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Gwynns Falls Trail project unveiled, but officials worry about incomplete funding


The plan to encourage Baltimoreans to walk or bike from Leakin Park in the Northwest corner of the city to Camden Yards without having to cross a street may be stymied if money is not found to fully fund the project.

The $8 million Gwynns Falls Trail park unveiled last night at the Baltimore Museum of Art has funding locked up only for the first three miles in the 14-mile project. The next two phases, scheduled to be completed in five years, are up in the air because a federal grant may not become available after the first phase is done.

"We are still establishing our plan of action," said Beth A. Strommen, environmental planner with the city's planning department. "We don't know what's going to happen at the federal level. We don't know if [the federal grant] money will be here next year."

The federal grant is a fund earmarked to promote travel without using vehicles. Planners believe the grant will be reduced nationally or phased out in the current round of budget cuts.

If the money does not come through, Ms. Strommen expects to mount a fund-raising effort that will tap communities and private foundations for aid. But if that is done, the project surely would be delayed, she said.

At stake is a city showpiece of connected parks and neighborhoods that would follow the Gwynns Falls stream valley from Leakin Park through the city to the Middle Branch of the Patapsco River.

Derelict stretches of the stream valley -- now strewn with tires and discarded furniture -- would be transformed into a landscaped pathway for nature lovers and urban commuters. A series of pedestrian bridges across the stream would double as neighborhood gathering spots, with coffee shops and snowball stands.

An asphalt bike trail would traverse the 14-mile stretch. And midway along the route, plans call for a "growing center" -- a nursery and educational facility that would provide plants for the trail and jobs for those who tend them.

The trail would ultimately link the B&O; Railroad Museum, Mount Clare Mansion and Oriole Park at Camden Yards with the Patapsco Valley to the south and west. It will also connect 20 Baltimore neighborhoods to the waterway and to each other.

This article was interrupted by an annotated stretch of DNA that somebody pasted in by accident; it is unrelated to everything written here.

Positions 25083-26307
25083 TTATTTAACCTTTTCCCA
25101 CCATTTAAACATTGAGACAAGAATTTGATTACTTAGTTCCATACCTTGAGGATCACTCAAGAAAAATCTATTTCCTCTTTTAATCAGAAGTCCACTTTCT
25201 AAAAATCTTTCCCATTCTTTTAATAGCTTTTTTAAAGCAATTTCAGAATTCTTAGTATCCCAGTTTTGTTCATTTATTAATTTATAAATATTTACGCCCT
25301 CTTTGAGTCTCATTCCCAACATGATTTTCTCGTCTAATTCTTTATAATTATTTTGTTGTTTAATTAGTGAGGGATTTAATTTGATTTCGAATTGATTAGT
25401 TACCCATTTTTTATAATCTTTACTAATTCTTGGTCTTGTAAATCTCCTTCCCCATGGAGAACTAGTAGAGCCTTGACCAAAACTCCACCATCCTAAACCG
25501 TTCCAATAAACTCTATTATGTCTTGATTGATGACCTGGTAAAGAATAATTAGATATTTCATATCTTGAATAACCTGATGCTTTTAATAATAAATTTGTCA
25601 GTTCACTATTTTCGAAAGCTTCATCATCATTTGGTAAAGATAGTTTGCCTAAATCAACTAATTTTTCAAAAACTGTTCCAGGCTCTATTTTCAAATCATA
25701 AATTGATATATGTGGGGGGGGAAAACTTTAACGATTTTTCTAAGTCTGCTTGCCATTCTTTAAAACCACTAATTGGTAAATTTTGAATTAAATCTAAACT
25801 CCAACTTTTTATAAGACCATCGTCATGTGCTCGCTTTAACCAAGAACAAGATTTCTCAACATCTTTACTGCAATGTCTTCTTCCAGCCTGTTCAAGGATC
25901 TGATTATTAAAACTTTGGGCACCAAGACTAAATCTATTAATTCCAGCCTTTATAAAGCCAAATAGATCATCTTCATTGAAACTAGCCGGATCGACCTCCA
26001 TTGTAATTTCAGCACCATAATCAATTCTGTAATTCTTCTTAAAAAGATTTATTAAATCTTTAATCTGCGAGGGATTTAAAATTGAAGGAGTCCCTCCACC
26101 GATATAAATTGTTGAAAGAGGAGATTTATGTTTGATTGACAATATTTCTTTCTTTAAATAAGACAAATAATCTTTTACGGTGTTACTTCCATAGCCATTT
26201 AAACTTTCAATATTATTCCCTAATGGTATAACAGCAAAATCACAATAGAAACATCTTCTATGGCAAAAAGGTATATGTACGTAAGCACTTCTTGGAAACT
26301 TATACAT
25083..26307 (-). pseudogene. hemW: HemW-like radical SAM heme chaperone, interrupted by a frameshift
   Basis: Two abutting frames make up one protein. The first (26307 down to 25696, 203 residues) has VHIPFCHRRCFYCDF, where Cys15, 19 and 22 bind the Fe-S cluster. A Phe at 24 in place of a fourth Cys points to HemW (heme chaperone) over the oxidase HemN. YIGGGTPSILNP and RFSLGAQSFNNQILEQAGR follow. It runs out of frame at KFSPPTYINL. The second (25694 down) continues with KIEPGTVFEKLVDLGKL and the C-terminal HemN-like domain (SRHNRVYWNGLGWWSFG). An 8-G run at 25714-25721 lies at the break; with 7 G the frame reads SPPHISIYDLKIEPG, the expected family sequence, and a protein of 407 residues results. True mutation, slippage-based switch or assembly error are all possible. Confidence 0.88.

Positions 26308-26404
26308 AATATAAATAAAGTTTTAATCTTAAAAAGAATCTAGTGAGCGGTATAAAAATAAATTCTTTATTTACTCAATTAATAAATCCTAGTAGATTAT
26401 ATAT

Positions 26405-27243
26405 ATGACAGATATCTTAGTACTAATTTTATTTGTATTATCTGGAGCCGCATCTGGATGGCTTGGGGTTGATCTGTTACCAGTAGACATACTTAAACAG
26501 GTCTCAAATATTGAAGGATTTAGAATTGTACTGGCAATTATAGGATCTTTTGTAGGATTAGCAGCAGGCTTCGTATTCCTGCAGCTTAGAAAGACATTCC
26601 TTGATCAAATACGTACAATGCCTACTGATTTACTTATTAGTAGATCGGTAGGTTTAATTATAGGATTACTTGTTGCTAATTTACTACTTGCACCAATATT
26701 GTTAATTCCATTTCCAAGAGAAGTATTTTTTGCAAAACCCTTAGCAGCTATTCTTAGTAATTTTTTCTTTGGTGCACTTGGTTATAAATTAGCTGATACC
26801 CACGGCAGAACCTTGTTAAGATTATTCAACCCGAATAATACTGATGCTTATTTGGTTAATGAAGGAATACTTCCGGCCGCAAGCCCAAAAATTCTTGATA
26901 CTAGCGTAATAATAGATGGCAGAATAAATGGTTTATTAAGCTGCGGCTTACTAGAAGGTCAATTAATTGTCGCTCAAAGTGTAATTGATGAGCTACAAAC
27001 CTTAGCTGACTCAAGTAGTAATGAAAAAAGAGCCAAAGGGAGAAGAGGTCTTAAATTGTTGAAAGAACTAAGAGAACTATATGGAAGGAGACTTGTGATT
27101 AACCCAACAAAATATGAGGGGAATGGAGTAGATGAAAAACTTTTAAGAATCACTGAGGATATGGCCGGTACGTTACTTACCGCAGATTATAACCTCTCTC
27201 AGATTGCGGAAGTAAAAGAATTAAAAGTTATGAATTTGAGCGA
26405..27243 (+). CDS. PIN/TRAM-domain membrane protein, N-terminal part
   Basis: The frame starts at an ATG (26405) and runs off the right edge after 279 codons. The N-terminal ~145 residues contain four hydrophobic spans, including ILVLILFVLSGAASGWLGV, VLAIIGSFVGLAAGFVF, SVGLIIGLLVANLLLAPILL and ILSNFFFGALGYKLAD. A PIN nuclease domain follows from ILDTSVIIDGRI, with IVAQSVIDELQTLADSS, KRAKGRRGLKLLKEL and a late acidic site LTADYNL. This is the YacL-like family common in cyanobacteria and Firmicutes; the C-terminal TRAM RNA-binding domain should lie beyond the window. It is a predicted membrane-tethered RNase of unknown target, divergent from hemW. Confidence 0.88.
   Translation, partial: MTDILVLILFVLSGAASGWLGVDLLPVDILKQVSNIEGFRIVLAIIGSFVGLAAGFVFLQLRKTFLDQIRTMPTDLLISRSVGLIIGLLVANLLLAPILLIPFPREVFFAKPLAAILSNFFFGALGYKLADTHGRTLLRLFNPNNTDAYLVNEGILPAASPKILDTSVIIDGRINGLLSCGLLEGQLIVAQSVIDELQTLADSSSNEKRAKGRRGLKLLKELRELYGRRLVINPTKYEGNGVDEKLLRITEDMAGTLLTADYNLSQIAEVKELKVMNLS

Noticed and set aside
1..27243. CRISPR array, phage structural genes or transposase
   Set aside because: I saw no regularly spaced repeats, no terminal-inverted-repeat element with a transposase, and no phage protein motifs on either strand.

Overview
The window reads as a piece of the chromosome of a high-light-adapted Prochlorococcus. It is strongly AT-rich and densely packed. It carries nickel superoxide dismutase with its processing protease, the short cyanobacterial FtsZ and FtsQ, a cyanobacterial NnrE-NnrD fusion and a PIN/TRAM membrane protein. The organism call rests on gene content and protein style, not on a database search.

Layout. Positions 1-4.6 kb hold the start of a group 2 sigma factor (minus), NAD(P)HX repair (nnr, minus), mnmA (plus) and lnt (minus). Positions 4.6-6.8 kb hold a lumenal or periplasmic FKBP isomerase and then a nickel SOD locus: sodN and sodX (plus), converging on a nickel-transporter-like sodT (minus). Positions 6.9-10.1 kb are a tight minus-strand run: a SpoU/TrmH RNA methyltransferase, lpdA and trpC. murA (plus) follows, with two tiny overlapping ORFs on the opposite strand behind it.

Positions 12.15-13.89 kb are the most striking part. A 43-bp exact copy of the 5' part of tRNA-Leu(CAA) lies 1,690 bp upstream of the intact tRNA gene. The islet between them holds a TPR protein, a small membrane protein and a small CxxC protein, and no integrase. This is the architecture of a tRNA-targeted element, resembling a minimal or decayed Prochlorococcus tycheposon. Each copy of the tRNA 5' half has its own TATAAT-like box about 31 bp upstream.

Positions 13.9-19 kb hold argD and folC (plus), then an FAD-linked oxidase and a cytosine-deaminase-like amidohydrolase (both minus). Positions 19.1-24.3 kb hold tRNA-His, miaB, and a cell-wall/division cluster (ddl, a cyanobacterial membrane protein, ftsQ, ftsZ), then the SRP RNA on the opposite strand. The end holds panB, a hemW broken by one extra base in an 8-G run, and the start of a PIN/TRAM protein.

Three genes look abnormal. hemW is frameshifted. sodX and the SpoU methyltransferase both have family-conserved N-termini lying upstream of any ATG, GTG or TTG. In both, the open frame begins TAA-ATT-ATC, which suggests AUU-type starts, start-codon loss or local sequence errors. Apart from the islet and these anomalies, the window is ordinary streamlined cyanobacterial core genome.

It's all part of a vision developed by Diana Balmori, a prominent landscape architect from New Haven, Conn. She has been the landscape architect for some of the country's best-known public spaces, including the Winter Garden of the World Financial Center in New York and the plaza of the Pacific Design Center in Los Angeles.

"I see it as the modest beginning of a different kind of society, a society in which people can move on foot and have the experience of being out in nature and free of the automobile and the noise of the city," she said.

Over the past 10 to 15 years, she said, parks like Gwynns Falls Trail have become a valuable amenity and are worth developing even for today's cash-strapped cities.

The city so far has pledged only $240,000 to the trail.

"Obviously [the city] can't kick in too much," said Ms. Strommen, who noted that there is not much room within the city budget for such a project.

The design of phase one is slated to begin this fall and last nine months. Construction is expected to begin in the summer of 1996 and to be completed in four months.

Planners are hoping that by completing the first phase, the federal grant would be easier to get. But Gennady Scwartz, a developer at the Department of Recreation and Parks, acknowledged that he is being optimistic.

"It is a concern for everybody," Mr. Scwartz said. "It is somewhat scary because we have spent a lot of effort and time."

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